"There was nothing you could say against Bobby Moore. I remember him walking up the steps to collect the World Cup at Wembley. He brushed his hair and wiped his face to make sure he looked clean to meet the Queen, picked up the trophy and 80,000 people screamed and shouted. You could just see him smiling, smiling and smiling."
Peters, now 69, knew Moore better than most. Both came through the ranks at West Ham and progressed to international level, Peters scoring in the 1966 World Cup final with another Hammers player, Geoff Hurst, whose hat-trick sealed that most famous of all England victories.
West Ham will pay tribute outside Upton Park this weekend at the site where Moore, Peters, Hurst and Ray Wilson are carved in bronze, a statue that evokes memories of England's finest hour. At Wembley on Sunday the flag of St George will fly at half-mast to mark the 20th anniversary of Moore's passing, 47 years after he embarked on the famous walk up the old stadium's steps to collect the glittering Jules Rimet trophy.
"I first met Bobby when I was 15 years old and I went to West Ham," Peters told the Observer this week. "Bobby was about 18 then and when he got in the side it was just fantastic to watch him. He was a great player no matter what position he played. Then he became captain, got picked for England and got better and better.
"He was a fantastic man. There's no doubt that he was the best defender of all time, and not only was he a defender, he took free-kicks sometimes and he would lay chances on for Geoff Hurst to score. He came out of defence and got forward a bit, it was just great for me to play in front of him at Wembley and win a World Cup."
One wonders what Moore would have made of the modern era with all the razzamatazz of the Premier League. "He was a social man," says Peters, but Moore was never one to court the limelight or act in any manner other than gentlemanly.
"He was not a shouter and a screamer, if he wanted to say something to you he'd come up and say it," Peters says. "He showed what he wanted people to do by doing it himself. He was a great man. I used to have a couple of lagers with him, although I didn't drink a lot."
Indeed, when Moore was stripped of the West Ham captaincy in 1971 by Ron Greenwood following a night spent with Jimmy Greaves, Brian Dear and Clyde Best, he did not cause a stir. Despite being unhappy with Greenwood's actions, Moore kept his counsel. "True to the man he was, Bobby kept his opinions to himself and got on with things," as George Best put it.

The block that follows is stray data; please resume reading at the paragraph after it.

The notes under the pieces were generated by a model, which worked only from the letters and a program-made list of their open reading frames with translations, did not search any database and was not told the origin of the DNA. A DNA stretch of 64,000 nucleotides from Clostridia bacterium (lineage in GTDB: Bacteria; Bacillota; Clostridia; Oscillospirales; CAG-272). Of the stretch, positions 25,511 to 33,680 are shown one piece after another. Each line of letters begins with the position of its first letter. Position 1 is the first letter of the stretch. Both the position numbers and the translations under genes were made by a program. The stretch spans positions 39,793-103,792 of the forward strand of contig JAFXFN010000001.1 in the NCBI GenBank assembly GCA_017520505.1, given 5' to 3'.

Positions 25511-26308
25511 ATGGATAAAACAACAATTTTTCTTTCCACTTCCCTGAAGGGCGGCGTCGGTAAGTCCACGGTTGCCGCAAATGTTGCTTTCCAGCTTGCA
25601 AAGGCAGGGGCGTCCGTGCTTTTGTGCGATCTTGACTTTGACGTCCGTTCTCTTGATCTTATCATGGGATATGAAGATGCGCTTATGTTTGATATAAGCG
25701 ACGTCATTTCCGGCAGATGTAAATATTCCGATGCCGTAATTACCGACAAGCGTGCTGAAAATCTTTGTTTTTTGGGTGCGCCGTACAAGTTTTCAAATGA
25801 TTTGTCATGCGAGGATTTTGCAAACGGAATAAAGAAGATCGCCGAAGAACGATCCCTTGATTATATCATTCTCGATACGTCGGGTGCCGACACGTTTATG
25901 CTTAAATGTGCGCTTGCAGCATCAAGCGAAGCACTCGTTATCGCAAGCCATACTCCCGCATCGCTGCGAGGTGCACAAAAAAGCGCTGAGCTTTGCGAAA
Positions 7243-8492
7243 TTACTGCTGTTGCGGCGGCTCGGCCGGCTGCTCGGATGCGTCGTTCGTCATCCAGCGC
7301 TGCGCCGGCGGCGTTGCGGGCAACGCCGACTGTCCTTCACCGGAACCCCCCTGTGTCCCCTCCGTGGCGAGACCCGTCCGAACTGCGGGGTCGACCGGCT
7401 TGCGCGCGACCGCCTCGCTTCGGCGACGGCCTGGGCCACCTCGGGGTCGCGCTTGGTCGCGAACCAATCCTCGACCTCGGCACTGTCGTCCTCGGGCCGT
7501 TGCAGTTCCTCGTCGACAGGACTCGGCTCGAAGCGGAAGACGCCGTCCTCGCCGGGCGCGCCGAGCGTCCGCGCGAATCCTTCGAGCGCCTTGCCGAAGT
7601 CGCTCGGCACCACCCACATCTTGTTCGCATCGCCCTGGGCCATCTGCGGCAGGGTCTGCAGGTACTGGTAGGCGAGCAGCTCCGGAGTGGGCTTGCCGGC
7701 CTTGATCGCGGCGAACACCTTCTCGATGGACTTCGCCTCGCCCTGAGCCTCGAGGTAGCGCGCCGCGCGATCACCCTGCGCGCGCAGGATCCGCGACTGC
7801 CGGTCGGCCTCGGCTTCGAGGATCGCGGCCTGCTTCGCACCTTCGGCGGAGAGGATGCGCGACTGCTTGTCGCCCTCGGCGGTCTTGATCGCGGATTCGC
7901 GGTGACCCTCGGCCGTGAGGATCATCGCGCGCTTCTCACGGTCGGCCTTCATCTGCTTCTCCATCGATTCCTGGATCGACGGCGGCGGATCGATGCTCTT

The Football Association will pay its respects at Wembley on Sunday, although its treatment of Moore after his playing career finished has been severely criticised. Moore was given no honorary position at the FA and instead turned his hand to media work, always keeping a dignified silence.
Many people have since lobbied for Moore to be awarded a posthumous knighthood, but no one has ever received the honour after death. "He should have been a sir, there's no doubt about that," says Peters. "The way he worked for England and the amount of games he played. Even in 1970 when we went over to Mexico he was still fantastic.
"I don't want to question the Queen, I would never do that, but certainly after all the things he did in his life as a player, a manager, and working outside of football, he was just a wonderful man. It would have been great for him and he would have loved to be a sir."
When the news came in 1993 that he had lost his battle with cancer, Peters says England was a country in mourning. "It was terrible for all the players. The funeral was very difficult to take, it was so difficult to lose him at 51. We all heard the rumours that he possibly had a problem, but he started working for the radio and I'd often see him.
"It was so sad for me because I knew he was poorly and I was driving into Brentwood where I live and I heard the news on the radio. It made me cry, I couldn't believe it. He was a great man and I'm so sorry we lost him. I'd do anything for Bobby Moore, there will never be a player like him again."
On Sunday Moore's statue outside Wembley Stadium will be awash with red and white. Wreaths will be laid, memories shared and perhaps a few tears shed. Carved in the stone at the home of English football home are the words that ring clear still: "Immaculate footballer, imperial defender, immortal hero of 1966 … gentleman of all time."
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